Skip to main content

The Hunt for FOXP5 (SF) - Wallace Kaufman and David Deamer ****

I've read a good few novels that attempt to provide edutainment - to work as a good story while simultaneously providing the reader with the kind of interesting information about science you might find in a popular science book. Most don't work at all. Either they fall over on the fiction writing, painfully lathering on the facts and writing amateurish prose, or they are so science-light that they are, in effect just straightforward hard science fiction, perhaps with a 'science behind the story' at the back. This title by Wallace Kaufman and David Deamer, I would say, is the best I've ever read in terms of achieving a balance of the two.

In the Hunt for FOXP5 we meet genetics professor Michelle Murphy and her extremely intelligent daughter Avalon (yes, really), adopted from a Kazakhstan orphanage, the way you do. In a mix of archeology, genetics and nationalist political intrigue we get a feel for how the FOXP2 gene may have resulted in human language ability distinguishing early humans from the other humanoids - and how a later single mutation, producing the (fictional) FOXP5, could result in extraordinary human intelligence. This change is something that the scientific leader of Kazakhstan wants to make a national treasure, so we end up with plenty of fun involving capture, escape and rescue attempts to give the plot action.

The book isn't without flaws. The writing is workmanlike, but fails to take the advice 'show don't tell' rather too often. There's also a bit of a plot weakness when none of the highly intelligent main characters appear to notice that it's probably not a great idea to take an orphan, who was removed from a not-entirely-democratic country in a process involving lots of dubious bribery, back to her country of birth. There is also the usual issue that when reading such a book, that the reader is never quite sure which bits are real science, and which are fiction. Admittedly the short 'scientific appendices' section does try to fill some of this in, but it's an inevitable difficulty. I sometimes wonder if there should be a 'science accuracy level' thermometer in each page margin. It's also a bit disappointing when a science-based book makes as basic an error as referring to 'absolute temperature expressed as degrees Kelvin'. (No degrees in the Kelvin scale, just kelvins.)

Despite these concerns, I rattled through the book, enjoyed the adventure, which hovered between adult and young adult in apparent audience level, and felt I was really gaining something from the science content - so a good thumbs up to Messrs Kaufman and Deamer.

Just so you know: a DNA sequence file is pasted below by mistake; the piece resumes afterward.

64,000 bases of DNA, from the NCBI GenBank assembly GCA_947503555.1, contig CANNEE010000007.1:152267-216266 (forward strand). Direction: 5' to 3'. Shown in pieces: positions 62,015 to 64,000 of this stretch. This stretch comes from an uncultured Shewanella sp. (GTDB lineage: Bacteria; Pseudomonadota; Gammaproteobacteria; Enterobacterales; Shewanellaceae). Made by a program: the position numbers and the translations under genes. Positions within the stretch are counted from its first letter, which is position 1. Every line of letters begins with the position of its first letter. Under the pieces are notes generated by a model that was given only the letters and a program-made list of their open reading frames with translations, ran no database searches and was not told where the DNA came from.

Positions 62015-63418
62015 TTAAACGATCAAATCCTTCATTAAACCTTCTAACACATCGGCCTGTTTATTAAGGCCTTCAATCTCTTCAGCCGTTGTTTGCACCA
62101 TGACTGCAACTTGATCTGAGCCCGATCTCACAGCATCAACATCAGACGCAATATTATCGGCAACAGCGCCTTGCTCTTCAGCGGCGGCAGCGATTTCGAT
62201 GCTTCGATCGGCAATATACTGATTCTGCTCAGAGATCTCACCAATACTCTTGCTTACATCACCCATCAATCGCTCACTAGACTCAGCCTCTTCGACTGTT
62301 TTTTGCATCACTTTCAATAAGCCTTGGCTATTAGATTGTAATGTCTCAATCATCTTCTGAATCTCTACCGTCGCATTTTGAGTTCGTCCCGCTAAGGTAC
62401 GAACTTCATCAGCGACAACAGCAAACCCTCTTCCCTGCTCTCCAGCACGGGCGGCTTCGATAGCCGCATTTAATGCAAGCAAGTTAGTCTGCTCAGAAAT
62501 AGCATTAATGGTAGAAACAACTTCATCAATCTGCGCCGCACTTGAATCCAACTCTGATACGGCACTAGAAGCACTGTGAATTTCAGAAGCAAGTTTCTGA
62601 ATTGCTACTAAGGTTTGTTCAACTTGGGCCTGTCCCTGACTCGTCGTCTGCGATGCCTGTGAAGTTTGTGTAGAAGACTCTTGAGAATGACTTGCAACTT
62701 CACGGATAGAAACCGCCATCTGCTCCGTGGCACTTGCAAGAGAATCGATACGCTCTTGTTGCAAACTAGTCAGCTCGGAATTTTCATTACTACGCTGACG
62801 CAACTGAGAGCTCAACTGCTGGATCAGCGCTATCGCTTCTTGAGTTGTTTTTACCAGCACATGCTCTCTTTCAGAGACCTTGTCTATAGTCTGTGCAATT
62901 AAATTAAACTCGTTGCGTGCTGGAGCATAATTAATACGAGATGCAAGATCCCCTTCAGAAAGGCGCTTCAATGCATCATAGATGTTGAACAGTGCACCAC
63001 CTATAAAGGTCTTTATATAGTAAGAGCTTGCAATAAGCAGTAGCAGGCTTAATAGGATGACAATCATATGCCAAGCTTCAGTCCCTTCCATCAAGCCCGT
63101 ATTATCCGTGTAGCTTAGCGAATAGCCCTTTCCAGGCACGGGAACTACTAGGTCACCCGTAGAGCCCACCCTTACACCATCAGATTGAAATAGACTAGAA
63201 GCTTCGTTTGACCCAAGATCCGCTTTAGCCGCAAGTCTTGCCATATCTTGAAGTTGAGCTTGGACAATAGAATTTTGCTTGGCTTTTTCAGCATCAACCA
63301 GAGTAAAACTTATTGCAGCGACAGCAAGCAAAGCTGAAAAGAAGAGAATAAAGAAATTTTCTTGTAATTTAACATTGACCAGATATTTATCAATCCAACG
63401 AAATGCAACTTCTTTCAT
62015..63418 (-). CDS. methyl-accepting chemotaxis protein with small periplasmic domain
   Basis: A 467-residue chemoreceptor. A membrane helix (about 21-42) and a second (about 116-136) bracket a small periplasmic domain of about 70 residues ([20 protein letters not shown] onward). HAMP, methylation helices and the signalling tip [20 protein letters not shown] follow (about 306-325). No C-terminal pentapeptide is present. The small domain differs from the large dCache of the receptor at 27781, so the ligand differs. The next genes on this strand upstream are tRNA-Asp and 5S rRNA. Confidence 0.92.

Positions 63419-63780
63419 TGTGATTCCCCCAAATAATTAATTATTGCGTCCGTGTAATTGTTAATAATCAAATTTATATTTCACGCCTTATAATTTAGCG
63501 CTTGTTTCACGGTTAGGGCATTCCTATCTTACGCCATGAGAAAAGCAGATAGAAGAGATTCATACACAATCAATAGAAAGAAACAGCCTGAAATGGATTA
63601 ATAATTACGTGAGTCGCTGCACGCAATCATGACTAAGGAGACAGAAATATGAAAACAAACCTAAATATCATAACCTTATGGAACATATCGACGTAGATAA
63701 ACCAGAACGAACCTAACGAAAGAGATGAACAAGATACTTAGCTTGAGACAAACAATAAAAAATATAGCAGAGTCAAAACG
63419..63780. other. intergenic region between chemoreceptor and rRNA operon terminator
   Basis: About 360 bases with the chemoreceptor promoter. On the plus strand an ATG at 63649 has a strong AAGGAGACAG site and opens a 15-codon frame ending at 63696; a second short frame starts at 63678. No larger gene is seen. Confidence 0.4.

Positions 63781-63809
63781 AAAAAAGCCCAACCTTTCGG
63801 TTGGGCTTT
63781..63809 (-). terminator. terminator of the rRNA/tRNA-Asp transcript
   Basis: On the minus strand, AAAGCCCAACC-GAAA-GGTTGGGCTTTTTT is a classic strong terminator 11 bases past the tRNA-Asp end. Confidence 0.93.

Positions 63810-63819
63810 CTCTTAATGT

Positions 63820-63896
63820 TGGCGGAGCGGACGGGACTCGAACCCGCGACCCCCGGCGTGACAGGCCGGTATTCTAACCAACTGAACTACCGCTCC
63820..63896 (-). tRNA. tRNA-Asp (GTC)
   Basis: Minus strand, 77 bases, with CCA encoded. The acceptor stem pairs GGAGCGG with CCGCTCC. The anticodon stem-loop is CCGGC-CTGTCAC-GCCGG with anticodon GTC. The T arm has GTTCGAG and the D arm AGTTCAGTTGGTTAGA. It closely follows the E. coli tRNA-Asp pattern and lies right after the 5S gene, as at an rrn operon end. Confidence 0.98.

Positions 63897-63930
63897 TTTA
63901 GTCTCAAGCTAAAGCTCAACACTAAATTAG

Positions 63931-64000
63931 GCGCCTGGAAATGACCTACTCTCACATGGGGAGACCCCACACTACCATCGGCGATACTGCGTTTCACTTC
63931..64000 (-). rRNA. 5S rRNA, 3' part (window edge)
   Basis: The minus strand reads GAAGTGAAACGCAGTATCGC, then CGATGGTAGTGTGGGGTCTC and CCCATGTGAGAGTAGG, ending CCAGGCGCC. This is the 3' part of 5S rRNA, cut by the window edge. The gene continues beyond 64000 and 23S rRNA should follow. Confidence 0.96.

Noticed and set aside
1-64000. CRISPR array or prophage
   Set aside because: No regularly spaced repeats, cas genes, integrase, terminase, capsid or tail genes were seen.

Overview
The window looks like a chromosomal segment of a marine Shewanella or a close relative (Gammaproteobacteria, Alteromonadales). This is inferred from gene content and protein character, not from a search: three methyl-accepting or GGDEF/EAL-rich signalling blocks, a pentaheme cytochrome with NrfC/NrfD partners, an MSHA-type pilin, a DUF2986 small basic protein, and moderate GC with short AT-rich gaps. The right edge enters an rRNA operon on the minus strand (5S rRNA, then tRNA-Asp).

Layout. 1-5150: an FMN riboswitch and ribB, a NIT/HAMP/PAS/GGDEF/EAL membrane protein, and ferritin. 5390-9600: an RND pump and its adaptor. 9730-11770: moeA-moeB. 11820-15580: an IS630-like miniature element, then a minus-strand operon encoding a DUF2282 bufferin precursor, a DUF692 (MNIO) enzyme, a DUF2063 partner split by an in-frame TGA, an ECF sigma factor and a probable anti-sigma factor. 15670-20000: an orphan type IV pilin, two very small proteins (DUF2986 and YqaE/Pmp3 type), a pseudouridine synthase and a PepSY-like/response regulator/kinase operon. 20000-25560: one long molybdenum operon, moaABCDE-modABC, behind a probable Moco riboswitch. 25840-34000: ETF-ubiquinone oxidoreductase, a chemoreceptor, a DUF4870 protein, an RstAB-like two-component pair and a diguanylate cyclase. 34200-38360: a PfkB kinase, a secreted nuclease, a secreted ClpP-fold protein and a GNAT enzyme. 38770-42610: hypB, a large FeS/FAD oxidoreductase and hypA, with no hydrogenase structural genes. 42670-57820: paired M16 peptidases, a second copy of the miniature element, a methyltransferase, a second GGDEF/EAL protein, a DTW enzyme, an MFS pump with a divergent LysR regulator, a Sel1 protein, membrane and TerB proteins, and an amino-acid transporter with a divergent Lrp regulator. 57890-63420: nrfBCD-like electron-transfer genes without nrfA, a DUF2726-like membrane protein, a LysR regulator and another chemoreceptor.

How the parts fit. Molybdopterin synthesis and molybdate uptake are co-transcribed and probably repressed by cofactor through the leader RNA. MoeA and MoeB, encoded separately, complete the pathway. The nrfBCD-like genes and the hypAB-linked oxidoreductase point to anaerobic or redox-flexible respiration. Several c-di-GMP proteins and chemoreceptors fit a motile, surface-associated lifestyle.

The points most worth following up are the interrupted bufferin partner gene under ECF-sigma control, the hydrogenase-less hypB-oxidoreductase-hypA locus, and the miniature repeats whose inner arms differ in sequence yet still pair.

Paperback 

Kindle 
Review by Brian Clegg

Comments

Popular posts from this blog

Beyond Weird - Philip Ball *****

It would be easy to think 'Surely we don't need another book on quantum physics.' There are loads of them. Anyone should be happy with The Quantum Age on applications and the basics, Cracking Quantum Physics for an illustrated introduction or In Search of Schrödinger's Cat for classic history of science coverage. Don't be fooled, though - because in Beyond Weird, Philip Ball has done something rare in my experience until Quantum Sense and Nonsense came along. It makes an attempt not to describe quantum physics, but to explain why it is the way it is.

Historically this has rarely happened. It's true that physicists have come up with various interpretations of quantum physics, but these are designed as technical mechanisms to bridge the gap between theory and the world as we see it, rather than explanations that would make sense to the ordinary reader.

Ball does not ignore the interpretations, though he clearly isn't happy with any of them. He seems to come clo…

The AI Delusion - Gary Smith *****

This is a very important little book ('little' isn't derogatory - it's just quite short and in a small format) - it gets to the heart of the problem with applying artificial intelligence techniques to large amounts of data and thinking that somehow this will result in wisdom.

Gary Smith as an economics professor who teaches statistics, understands numbers and, despite being a self-confessed computer addict, is well aware of the limitations of computer algorithms and big data. What he makes clear here is that we forget at our peril that computers do not understand the data that they process, and as a result are very susceptible to GIGO - garbage in, garbage out. Yet we are increasingly dependent on computer-made decisions coming out of black box algorithms which mine vast quantities of data to find correlations and use these to make predictions. What's wrong with this? We don't know how the algorithms are making their predictions - and the algorithms don't kn…

Five Photons - James Geach ****

It is generally acknowledged that Stephen Hawking's A Brief History of Time is one of the most common books to be bought but not read beyond the first few pages. If you are the kind of popular science reader who found Hawking hard going, you can stop now - Five Photons is not for you. If, on the other hand, you found A Brief History of Time a piece of cake and wished you could get into more depth without resorting to heavy mathematics or a tedious textbook style, Five Photons could be just up your street.

Astrophysicist James Geach starts of fairly gently with a chapter on the nature of light that mostly sets aside quantum physics, leading up to the observation that light is our vehicle for for stripping back the history of the universe to its earliest times (or, at least, the point where the universe became transparent). From here on, the five photons of the title take us on different journeys, from the oldest surviving light of the cosmic microwave background radiation to that fr…